Stuff We Love
Whether you’re shopping for yourself or for a loved one, these products make for good karma—they’re all made by companies that give back in meaningful ways.
Five buys that make for good karma.
1 Help fight breast cancer with Manduka’s Project: Om Yogitoes mat towel featuring artwork from Chicago tattoo artist David Allen, who is renowned for his work tattooing over mastectomy scars of breast cancer survivors. All proceeds benefit the Susan G. Komen Foundation’s Bold Goal, which aims to cut the current number of US breast cancer deaths in half by 2026 ($100, manduka.com).
2 Studded with earthy stones like lava and howlite, Bali Malas’ Warrior Mala and Warrior Bracelet were designed by Robert Sturman, a yoga photographer and an OMbassador for the brand, whose photographs of practicing veterans helps to raise awareness of yoga’s healing benefits. Twenty percent of mala and bracelet sales support yoga programs for veterans, such as Warriors at Ease, Connected Warriors, and Veterans Yoga Project ($78 and $30, balimalas.com).
3 3Strands Shop provides job opportunities, trade skills, and sustainable income to survivors of human trafficking and those at risk, teaching them to create handmade accessories. This lightweight, cotton-silkblend fringe scarf, made by artisans in Vietnam, is a perfectly light layer for crisp fall days and comes in an array of vivid hues ($14–$20, 3strandsshop.com).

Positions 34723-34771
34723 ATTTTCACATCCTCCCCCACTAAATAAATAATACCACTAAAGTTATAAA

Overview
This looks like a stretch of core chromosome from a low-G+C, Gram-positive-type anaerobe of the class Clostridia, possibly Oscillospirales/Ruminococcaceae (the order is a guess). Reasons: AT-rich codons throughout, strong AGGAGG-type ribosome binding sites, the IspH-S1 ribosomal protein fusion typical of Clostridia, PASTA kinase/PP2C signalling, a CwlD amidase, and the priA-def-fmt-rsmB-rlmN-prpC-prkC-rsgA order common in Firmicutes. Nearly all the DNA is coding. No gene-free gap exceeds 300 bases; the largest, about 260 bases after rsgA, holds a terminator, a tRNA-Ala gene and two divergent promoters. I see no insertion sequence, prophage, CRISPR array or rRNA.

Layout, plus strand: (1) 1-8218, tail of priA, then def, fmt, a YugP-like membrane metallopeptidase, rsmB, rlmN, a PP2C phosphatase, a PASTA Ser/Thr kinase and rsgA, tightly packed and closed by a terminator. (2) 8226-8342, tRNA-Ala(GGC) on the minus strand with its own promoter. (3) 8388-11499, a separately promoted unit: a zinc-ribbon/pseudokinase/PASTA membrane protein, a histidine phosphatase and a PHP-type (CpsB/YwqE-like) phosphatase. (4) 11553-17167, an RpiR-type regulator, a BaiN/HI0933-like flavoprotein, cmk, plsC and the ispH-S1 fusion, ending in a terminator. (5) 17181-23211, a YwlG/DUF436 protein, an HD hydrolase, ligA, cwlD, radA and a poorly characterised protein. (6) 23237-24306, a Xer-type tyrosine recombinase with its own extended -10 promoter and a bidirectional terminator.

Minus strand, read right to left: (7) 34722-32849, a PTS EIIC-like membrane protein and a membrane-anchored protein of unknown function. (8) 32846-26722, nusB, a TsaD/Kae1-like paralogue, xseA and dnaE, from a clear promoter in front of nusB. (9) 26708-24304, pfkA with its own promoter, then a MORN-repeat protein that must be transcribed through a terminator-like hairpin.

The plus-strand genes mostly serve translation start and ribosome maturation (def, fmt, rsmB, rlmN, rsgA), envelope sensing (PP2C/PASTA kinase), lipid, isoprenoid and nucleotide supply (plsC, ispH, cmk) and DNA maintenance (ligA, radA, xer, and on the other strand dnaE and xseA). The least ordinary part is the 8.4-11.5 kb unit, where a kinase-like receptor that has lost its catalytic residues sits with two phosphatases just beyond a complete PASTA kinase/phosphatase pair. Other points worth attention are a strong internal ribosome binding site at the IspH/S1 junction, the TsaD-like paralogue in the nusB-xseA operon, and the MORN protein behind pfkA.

4 Handwoven with Love’s Triangle Bucket Tote is fair trade and handmade in Haiti using ancient weaving techniques and eco-friendly dyes. Each sale supports the Haiti Design Co-op, which offers financial stability to local artisans through employment and training ($49, handwovenwithlove.com).
5 Organic India’s Tulsi Turmeric Ginger Tea combines stress-relieving tulsi (holy basil) and warming, immune-supporting spices in a delicious pre- or postyoga brew—one that also helps support India’s environmental and social future. This conscious company is committed to regenerative agriculture, a set of holistic practices that aims to rebuild soil health and crop resilience, while employing thousands of small-family farmers and widows, allowing them to earn fair wages ($6, us.organicindia.com).